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Canadian Journal of Public Health

, Volume 97, Issue 4, pp 296–299 | Cite as

Guiding Health Promotion Efforts with Urban Inuit

A Community-specific Perspective on Health Information Sources and Dissemination Strategies
  • Kelly E. McShaneEmail author
  • Janet K. Smylie
  • Paul D. Hastings
  • Carmel M. Martin
  • Connie Siedule
  • Eva Kigutaq
  • Iga Attagutsiak
  • Elders Qapik Attagutsiak
  • Susanna Singoorie
  • Kigutikajuk Shappa
Article
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Abstract

Objective: To develop a community-specific perspective of health information sources and dissemination strategies of urban Inuit to better guide health promotion efforts.

Methods: Through a collaborative partnership with the Tungasuvvingat Inuit Family Resource Centre, a series of key informant interviews and focus groups were conducted to gather information on specific sources of health information, strategies of health information dissemination, and overall themes in health information processes.

Findings: Distinct patterns of health information sources and dissemination strategies emerged from the data. Major themes included: the importance of visual learning, community Elders, and cultural interpreters; community cohesion; and the Inuit and non- Inuit distinction. The core sources of health information are family members and sources from within the Inuit community. The principal dissemination strategy for health information was direct communication, either through one-on-one interactions or in groups.

Conclusion: This community-specific perspective of health information sources and dissemination strategies shows substantial differences from current mainstream models of health promotion and knowledge translation. Health promotion efforts need to acknowledge the distinct health information processes of this community, and should strive to integrate existing health information sources and strategies of dissemination with those of the community.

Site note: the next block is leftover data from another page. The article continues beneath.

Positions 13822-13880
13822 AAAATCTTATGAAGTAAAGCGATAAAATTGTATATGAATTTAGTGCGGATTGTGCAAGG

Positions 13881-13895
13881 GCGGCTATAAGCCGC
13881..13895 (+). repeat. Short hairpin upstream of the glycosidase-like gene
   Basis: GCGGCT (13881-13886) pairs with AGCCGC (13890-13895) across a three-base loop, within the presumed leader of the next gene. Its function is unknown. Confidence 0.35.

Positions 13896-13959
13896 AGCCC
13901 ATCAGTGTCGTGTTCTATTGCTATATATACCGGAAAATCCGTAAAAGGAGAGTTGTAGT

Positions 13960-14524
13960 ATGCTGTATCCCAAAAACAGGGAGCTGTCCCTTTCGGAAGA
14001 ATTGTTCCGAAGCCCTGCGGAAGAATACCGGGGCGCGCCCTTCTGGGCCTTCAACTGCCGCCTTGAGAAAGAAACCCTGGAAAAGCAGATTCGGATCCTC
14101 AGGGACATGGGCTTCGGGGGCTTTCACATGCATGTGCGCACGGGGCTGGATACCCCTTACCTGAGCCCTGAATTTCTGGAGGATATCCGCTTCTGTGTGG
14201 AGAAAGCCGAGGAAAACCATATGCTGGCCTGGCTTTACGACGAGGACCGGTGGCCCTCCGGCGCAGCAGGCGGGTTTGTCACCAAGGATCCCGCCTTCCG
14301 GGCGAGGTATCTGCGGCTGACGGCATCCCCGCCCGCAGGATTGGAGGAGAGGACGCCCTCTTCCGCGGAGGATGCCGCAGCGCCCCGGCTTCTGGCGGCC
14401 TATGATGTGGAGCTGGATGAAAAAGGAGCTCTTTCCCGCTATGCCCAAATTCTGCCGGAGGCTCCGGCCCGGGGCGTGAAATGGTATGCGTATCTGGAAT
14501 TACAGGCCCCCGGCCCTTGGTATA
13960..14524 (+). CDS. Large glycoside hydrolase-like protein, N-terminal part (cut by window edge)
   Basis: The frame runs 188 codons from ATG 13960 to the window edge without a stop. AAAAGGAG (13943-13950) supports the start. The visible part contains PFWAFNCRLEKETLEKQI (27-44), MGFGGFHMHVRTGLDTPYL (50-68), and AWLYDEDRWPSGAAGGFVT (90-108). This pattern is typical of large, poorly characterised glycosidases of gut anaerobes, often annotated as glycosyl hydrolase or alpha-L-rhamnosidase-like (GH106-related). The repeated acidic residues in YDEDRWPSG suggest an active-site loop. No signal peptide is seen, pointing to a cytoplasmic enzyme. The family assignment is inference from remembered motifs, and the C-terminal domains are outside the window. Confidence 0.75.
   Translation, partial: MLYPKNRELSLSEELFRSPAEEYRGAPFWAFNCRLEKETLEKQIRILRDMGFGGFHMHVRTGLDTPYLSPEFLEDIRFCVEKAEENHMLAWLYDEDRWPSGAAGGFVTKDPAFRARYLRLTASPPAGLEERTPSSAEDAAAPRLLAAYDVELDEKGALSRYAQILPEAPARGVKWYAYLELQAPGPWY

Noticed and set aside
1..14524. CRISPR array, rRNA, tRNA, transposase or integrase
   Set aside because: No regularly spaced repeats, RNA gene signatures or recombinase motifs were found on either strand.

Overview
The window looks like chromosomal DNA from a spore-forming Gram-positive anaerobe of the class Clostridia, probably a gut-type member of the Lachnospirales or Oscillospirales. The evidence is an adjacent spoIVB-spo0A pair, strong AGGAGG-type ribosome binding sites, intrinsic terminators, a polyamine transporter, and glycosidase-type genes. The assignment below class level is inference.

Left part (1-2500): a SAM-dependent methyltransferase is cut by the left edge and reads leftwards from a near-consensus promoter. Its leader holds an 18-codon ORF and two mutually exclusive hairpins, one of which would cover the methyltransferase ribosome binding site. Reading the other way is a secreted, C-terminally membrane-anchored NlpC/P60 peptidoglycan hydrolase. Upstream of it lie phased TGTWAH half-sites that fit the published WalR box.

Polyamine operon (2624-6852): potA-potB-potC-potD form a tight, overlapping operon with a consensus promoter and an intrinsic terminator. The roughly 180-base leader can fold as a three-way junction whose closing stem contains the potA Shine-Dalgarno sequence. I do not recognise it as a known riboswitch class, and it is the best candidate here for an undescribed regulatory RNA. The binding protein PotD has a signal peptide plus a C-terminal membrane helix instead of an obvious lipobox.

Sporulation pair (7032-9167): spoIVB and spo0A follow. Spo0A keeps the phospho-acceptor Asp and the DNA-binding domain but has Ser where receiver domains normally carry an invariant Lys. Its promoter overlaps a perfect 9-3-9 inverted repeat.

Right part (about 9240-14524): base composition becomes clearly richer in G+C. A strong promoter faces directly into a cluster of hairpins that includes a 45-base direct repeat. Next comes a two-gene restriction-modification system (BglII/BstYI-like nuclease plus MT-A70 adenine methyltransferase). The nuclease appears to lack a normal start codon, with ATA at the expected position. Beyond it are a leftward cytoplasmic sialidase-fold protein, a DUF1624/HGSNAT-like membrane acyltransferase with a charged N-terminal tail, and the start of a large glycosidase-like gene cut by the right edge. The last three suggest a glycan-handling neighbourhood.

MeSH terms

Inuit urban population urban health health services research health promotion knowledge translation 

Résumé

Objectif: Étudier des sources d’information sur la santé et des stratégies de diffusion de l’information dans la perspective d’une communauté inuite en milieu urbain pour mieux orienter les efforts de promotion de la santé.

Méthode: Par l’entremise d’un partenariat de collaboration avec le Centre de ressources pour la famille Tungasuvvingat Inuit, nous avons mené une série d’entretiens avec des informateurs clés et organisé des groupes de discussion afin de recueillir des données sur les sources précises d’information sur la santé, les stratégies de diffusion de cette information et les grands thèmes des processus d’information sanitaire.

Constatations: Les données recueillies ont permis de cerner différents types de sources d’information sur la santé et de stratégies de diffusion. Leurs grands thèmes étaient les suivants: l’importance de l’apprentissage visuel, des aînés de la communauté et des interprètes culturels; la cohésion communautaire; et la distinction entre Inuits et non-Inuits. Les sources d’information de base étaient des membres de la famille et de la communauté inuite. La principale stratégie de diffusion de l’information sanitaire était la communication directe, que ce soit dans le cadre d’entretiens individuels ou de séances en groupe.

Conclusion: Cette perspective communautaire des sources d’information sur la santé et des stratégies de diffusion de l’information montre qu’il existe des différences marquées par rapport aux modèles courants de promotion de la santé et de transmission du savoir. Les efforts de promotion de la santé doivent tenir compte des processus d’information distincts dans la communauté en question et tenter d’intégrer les sources d’information et les stratégies de diffusion existantes avec celles de la communauté.

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Copyright information

© The Canadian Public Health Association 2006

Authors and Affiliations

  • Kelly E. McShane
    • 1
    • 2
    Email author
  • Janet K. Smylie
    • 1
    • 3
    • 4
  • Paul D. Hastings
    • 2
  • Carmel M. Martin
    • 5
  • Connie Siedule
    • 6
  • Eva Kigutaq
    • 6
  • Iga Attagutsiak
    • 6
  • Elders Qapik Attagutsiak
    • 6
  • Susanna Singoorie
    • 6
  • Kigutikajuk Shappa
    • 6
  1. 1.Institute of Population HealthUniversity of OttawaOttawaCanada
  2. 2.Centre for Research in Human Development and Department of PsychologyConcordia UniversityMontréalCanada
  3. 3.Indigenous Peoples Health Research CentreFirst Nations UniversityReginaCanada
  4. 4.Department of Community Health and EpidemiologyUniversity of SaskatchewanSaskatoonCanada
  5. 5.Clinical Sciences DivisionNorthern Ontario Medical SchoolOttawaCanada
  6. 6.Tungasuvvingat Inuit Family Resource CentreCanada

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